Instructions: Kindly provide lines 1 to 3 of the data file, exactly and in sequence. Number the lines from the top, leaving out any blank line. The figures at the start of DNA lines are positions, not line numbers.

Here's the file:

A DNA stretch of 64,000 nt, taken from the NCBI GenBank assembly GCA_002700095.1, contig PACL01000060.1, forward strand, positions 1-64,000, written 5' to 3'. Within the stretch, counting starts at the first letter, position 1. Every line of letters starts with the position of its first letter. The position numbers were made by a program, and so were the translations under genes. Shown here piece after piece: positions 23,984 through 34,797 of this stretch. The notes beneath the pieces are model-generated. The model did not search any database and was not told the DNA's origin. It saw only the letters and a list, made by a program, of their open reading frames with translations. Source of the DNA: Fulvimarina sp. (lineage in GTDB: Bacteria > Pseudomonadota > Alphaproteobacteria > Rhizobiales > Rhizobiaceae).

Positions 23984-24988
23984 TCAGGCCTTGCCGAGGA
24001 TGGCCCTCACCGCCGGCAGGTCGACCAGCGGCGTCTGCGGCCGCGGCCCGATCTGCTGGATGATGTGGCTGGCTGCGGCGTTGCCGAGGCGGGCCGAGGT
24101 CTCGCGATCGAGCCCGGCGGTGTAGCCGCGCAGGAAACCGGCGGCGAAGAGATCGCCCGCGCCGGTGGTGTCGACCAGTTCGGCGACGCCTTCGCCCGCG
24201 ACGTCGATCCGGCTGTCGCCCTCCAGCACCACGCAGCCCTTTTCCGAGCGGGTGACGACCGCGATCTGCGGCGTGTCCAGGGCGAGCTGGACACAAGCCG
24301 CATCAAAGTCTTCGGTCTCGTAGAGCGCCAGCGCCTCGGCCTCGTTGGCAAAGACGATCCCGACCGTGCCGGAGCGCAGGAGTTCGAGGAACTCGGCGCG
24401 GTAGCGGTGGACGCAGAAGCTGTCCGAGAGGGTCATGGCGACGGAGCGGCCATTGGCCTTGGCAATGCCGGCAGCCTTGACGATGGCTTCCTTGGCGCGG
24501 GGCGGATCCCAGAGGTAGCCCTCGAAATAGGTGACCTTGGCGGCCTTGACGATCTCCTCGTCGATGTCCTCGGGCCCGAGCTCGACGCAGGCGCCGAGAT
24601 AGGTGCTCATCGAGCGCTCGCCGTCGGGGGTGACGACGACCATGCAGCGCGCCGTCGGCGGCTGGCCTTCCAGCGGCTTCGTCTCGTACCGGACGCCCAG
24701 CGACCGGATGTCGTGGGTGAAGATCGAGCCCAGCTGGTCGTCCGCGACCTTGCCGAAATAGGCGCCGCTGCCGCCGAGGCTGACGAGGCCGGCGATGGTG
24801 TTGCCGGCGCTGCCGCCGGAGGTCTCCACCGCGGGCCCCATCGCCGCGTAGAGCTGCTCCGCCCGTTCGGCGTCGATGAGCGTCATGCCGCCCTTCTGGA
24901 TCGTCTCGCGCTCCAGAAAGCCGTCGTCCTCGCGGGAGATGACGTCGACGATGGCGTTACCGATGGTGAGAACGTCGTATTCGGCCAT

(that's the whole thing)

A DNA stretch of 64,000 nt, taken from the NCBI GenBank assembly GCA_002700095.1, contig PACL01000060.1, forward strand, positions 1-64,000, written 5' to 3'. Within the stretch, counting starts at the first letter, position 1. Every line of letters starts with the position of its first letter. The position numbers were made by a program, and so were the translations under genes. Shown here piece after piece: positions 23,984 through 34,797 of this stretch. The notes beneath the pieces are model-generated. The model did not search any database and was not told the DNA's origin. It saw only the letters and a list, made by a program, of their open reading frames with translations. Source of the DNA: Fulvimarina sp. (lineage in GTDB: Bacteria > Pseudomonadota > Alphaproteobacteria > Rhizobiales > Rhizobiaceae).

Positions 23984-24988
23984 TCAGGCCTTGCCGAGGA